I've been using a Mac program called "Reunion" to build a family tree over the past three weeks. The trial version was included in Genealogy for Dummies, but I decided to buy the full version after about a week -- it's a pretty good tool for the tedious task of data entry, and allows users to drag photos and other multimedia from iPhoto, export to text and GEDCOM (the standard data exchange format for genealogy projects) and make a bunch of different reports.
The tool is also good for focusing efforts. Anyone getting started with a genealogy project will be overwhelmed by the immense stores of information in both book and electronic form. Our local library has a special history reading room that has hundreds of record books and indexes, but there is no structured way for the novice to approach them. The Internet is the same -- there are dozens of larger genealogy sites, and thousands of online family trees, municipal databases, and cemetery lists. And there's Google -- it's so tempting to enter a name and a known fact about an ancestor, and see what turns up. But the results seldom provide clear, convenient answers. Rather, Google searches are usually starting points for further clicking, and the trails often lead nowhere. It can be a giant time suck, and very counterproductive.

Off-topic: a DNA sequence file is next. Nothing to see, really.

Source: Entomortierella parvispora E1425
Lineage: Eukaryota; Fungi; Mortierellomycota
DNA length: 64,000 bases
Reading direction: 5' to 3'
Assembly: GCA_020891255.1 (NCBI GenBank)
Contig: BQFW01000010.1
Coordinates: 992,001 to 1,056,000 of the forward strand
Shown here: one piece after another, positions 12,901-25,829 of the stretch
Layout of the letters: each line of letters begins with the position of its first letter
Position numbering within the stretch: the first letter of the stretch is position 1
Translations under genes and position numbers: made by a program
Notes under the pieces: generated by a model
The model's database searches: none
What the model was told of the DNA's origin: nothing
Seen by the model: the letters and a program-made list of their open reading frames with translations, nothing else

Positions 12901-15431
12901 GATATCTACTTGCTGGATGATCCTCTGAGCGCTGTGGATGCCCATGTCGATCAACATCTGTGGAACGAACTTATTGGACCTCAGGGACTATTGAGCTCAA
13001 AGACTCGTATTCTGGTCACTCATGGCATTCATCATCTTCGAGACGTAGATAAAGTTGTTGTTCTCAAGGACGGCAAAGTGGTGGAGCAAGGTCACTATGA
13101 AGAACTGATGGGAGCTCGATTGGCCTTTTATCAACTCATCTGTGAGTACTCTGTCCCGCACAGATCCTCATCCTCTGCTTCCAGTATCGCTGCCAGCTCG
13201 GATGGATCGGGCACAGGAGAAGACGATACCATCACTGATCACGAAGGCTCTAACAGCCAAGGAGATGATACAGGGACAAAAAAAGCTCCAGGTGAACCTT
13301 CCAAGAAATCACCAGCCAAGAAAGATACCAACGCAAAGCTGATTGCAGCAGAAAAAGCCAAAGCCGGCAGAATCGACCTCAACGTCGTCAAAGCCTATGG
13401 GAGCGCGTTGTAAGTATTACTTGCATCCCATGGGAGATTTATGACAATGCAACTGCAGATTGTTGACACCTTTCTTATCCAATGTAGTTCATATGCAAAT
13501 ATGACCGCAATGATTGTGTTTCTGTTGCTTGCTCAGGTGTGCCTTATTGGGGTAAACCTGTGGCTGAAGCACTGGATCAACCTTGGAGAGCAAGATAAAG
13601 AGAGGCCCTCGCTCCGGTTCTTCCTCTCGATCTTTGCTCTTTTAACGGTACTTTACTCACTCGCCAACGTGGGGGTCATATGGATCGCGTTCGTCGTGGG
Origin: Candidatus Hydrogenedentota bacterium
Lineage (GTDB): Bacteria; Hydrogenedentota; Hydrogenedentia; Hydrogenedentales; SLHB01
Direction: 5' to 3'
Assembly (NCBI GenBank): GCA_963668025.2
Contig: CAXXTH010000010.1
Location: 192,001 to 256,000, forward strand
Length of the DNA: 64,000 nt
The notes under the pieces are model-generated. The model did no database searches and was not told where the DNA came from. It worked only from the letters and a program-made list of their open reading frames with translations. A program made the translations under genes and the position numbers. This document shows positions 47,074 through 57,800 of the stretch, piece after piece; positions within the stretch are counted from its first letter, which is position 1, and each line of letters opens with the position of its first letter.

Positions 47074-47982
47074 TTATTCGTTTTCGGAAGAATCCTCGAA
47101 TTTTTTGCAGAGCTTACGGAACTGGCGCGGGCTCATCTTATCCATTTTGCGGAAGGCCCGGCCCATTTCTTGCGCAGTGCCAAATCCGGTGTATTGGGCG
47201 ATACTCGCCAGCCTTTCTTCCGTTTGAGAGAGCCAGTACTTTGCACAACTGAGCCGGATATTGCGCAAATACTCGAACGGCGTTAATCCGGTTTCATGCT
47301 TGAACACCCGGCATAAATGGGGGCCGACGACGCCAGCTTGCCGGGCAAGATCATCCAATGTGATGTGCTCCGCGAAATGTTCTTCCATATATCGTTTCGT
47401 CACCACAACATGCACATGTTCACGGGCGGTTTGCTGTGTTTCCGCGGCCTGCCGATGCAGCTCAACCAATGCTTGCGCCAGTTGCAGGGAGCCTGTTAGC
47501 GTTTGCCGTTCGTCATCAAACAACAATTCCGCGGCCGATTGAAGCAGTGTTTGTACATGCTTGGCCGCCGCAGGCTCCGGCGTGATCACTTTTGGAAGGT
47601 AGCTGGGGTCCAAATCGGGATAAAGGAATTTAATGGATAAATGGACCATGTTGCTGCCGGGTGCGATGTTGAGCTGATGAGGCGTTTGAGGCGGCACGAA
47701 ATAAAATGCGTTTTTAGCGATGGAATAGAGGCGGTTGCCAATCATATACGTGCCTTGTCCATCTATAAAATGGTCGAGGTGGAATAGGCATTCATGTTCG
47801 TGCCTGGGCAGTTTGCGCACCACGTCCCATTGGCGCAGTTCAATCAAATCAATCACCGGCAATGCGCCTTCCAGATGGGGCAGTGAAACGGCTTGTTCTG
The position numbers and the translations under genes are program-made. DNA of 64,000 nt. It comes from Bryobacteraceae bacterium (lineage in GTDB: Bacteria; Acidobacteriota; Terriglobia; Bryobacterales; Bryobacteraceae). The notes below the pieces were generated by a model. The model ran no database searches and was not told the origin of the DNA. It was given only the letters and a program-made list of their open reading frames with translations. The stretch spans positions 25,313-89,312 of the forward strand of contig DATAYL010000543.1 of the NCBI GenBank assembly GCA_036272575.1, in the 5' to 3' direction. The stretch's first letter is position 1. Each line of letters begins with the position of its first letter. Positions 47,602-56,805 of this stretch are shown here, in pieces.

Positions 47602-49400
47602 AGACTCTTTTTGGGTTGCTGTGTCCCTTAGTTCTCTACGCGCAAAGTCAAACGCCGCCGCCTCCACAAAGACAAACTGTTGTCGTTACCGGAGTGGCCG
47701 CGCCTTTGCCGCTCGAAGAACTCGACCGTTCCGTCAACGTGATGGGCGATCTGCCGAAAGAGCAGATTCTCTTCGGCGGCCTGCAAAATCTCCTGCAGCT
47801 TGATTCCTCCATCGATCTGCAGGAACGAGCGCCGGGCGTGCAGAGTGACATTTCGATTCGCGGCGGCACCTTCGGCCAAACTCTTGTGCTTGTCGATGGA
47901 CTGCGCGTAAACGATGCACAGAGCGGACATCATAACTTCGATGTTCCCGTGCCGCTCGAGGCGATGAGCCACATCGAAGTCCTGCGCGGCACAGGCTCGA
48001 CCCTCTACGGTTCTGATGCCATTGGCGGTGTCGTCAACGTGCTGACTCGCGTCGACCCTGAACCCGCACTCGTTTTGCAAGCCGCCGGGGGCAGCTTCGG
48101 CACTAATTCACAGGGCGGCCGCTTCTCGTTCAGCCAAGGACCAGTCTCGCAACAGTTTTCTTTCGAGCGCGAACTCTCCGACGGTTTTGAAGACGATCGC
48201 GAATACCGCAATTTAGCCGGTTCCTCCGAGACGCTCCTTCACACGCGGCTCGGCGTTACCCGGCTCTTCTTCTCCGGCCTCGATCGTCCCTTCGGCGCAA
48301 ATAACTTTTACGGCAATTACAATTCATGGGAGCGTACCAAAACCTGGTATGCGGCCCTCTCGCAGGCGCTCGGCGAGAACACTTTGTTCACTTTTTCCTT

Reunion has really helped me get this project off the ground. It allowed me to sit down with the many records I already have in my possession -- photos, audio recordings, handwritten letters and family trees -- and gradually collect all of the relevant biographical information into a single digital record that I can refer to later and use as the basis for focused explorations at the library or online. Listening to audio recordings of my great aunt, I was able to enter scores of family members from her generation and older with reasonably precise birth dates, occupations, addresses, and other information that may come in useful when I eventually hit the stacks. Reunion also has a very neat sourcing function, that I use to record the origins of practically every piece of information. It's been great for tracking down and verifying names and other pieces of data that may not have been clearly identified on the backs of photos or in some handwritten family trees in my possession, and you can reuse sources which saves typing and data-entry hassles.
Another interesting thing about the software is the export format. Before I cracked open Genealogy for Dummies, I knew that there had to be a standard data exchange format that worked with various software packages and websites. I was expecting an XML-based format, and while several exist the gold standard for genealogy data exchange turns out to be a format developed for and maintained by the LDS church called GEDCOM. A single GEDCOM record might look like this:
0 @I18@ INDI
1 NAME John /Heary/
2 SOUR @S5@
1 SEX M
2 DATE 1890
2 SOUR @S5@
2 DATE 1975
2 SOUR @S5@
1 OCCU Steel mill worker during WWI
2 SOUR @S13@
1 HEAL @N26@
1 _UID 619468F811904C9CB93B2A1DFD7B44A176F4
1 FAMC @F10@
2 DATE 9 SEP 2008
If GEDCOM looks old school, that's because it is -- the format was originally created in the 1980s and the last major revision was apparently in 1996. XML seems to be the next logical step, but for whatever reason adoption has been slow. Reunion for the Mac doesn't even export in XML, even though at least one major schema exists, according to Genealogy for Dummies.